That is a good example of nonsense that is not non-sense. It contains no absurdities, like "commitments" "wanting" something. Yet it is about as empty of content as any sentence can be. The police, he says, should be "in touch." It is "the people" that they should be in touch with. The police should also be "responsive." That does not mean that they should come quickly when someone phones in a complaint, for it is "anxieties" that they should respond to. I know that at least one of you thinks of becoming a police officer: it is work that calls for men who are enlightened in the way that I trust many of you are. If you join a police force, let us hope that someone--your sergeant, perhaps--tells you just how to be "in touch" with a man who has brutally beaten his wife and children and "responsive" to the "anxieties" of the wife and children, especially if she declines to file a charge against him.

FIGURES OF SPEECH, ESPECIALLY METAPHORS, are peculiarly serviceable to people who give advice about social problems. The use of them tends to create an emotional response in the listener that enhances the urgency of the "problem" thus raising the value of the putative "solution" that the advice-giver offers. I sometimes wonder if we could have an "urban crisis" without a good supply of metaphors. Suppose that a writer could not speak of "decaying neighborhoods" but instead had to say what he meant straight out--say that the well-off have moved away from aging unfashionable neighborhoods, that this has given the less well-off opportunities to move into housing better than they formerly had, and that they, for obvious reasons, are in most instances disposed to spend less on the repair and maintenance of houses than the former occupiers were. Or suppose that a United States Senator instead of saying, as one recently did, that "the cities are mortally sick and getting sicker" and that the "states are in a state of chronic crisis" had to speak plainly--in this instance, perhaps, to say that although in the last decade the cities and states have increased their revenues by a factor of three, there are nevertheless many voters who would like to have more spent, provided of course that the taxes are paid mainly by others.

A tried and true technique of the advice-giver is to restate a problem so as to make it sound like a solution. "The best solution in South Africa," the Archbishop of Canterbury recently told the press, "would be a radical change of policy and the growth of progressive influence." This, it seems to me, is on a par with saying that the best solution for the problem of alcoholism would be the growth of temperance. Those who write about urban affairs tend to give that sort of advice. The author of The Recovery of Confidence writes, apropos of the fiscal problems of the cities:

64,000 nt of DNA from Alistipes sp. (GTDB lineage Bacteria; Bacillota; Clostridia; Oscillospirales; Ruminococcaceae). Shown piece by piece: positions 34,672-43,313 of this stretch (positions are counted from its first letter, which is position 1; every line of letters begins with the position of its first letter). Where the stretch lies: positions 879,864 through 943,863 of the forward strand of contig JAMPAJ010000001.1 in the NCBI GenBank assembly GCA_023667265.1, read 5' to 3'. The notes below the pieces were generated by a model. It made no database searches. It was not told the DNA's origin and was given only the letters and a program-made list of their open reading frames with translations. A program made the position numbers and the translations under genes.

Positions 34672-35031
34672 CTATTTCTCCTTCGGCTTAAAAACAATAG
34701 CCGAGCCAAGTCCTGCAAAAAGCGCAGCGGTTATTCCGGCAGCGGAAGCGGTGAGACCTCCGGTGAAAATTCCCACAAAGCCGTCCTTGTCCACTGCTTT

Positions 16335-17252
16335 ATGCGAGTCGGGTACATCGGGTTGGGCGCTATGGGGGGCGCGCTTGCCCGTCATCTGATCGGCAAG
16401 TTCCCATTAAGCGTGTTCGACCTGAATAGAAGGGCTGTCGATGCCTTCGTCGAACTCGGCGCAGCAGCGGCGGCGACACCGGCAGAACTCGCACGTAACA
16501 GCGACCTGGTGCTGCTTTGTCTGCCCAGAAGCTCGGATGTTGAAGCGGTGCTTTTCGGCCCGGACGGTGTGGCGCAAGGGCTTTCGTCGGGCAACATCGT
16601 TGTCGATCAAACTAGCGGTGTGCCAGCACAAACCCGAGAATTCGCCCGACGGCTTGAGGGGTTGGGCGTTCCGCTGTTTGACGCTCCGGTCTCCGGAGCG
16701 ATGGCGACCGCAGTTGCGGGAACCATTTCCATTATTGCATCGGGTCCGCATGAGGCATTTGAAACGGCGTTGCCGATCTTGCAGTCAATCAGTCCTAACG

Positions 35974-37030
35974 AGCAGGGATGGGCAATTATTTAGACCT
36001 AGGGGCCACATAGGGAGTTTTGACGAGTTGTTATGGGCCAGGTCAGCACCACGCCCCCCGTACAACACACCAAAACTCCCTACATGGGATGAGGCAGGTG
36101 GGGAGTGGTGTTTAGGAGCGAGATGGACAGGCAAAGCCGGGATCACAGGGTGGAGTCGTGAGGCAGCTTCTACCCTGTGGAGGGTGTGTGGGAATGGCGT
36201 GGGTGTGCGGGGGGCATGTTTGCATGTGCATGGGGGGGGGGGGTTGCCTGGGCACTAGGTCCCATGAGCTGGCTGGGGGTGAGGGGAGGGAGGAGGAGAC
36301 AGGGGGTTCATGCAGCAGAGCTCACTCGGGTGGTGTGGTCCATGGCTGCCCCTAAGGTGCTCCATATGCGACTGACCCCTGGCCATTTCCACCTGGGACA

... leaders must have the courage to propose--and citizens the
   vision to support--appropriate tax measures.

He also says, almost in the same breath, that leaders do not have that courage. It is the politician's lack of guts, as much as anything, he says, that constitutes the fiscal problem. It puzzles me how an author could prescribe as a "solution" something the lack of which he maintains is the cause of the problem.

FREQUENTLY THE ADVICE-GIVER LAYS down a thick fog of moralizing behind which he performs his magic. By "moralizing" I do not mean giving any advice as to what is right and wrong; there is nothing to criticize in that. What I mean is advocating, as a basis of action, moral principles which cannot be applied as criteria for choice in the concrete situation in which the action has to be taken or which cannot, by themselves, be the basis of decision. The moralizer averts his gaze from those features of the real situation that constitute the problem and then proceeds unembarrassedly to say how one ought to act. The author of The Recovery of Confidence, for example, says that we should build 110 new cities, adding:
   Cities, I would specify, that relegate to history the outworn
   nonsense of residential segregation.

Now the sad fact is that, although there are not nearly as many bigots as there used to be, there are more than enough to make the building of 110 unsegregated cities--or even of one sizeable one--a political impossibility for the foreseeable future. What, I wonder, can be the point of pretending that this is not the case--of giving the impression that only lack of imagination or good intention prevents the government from building those new cities? Does the moralizer really mean to maintain that the government ought to do what he well knows it cannot possibly do?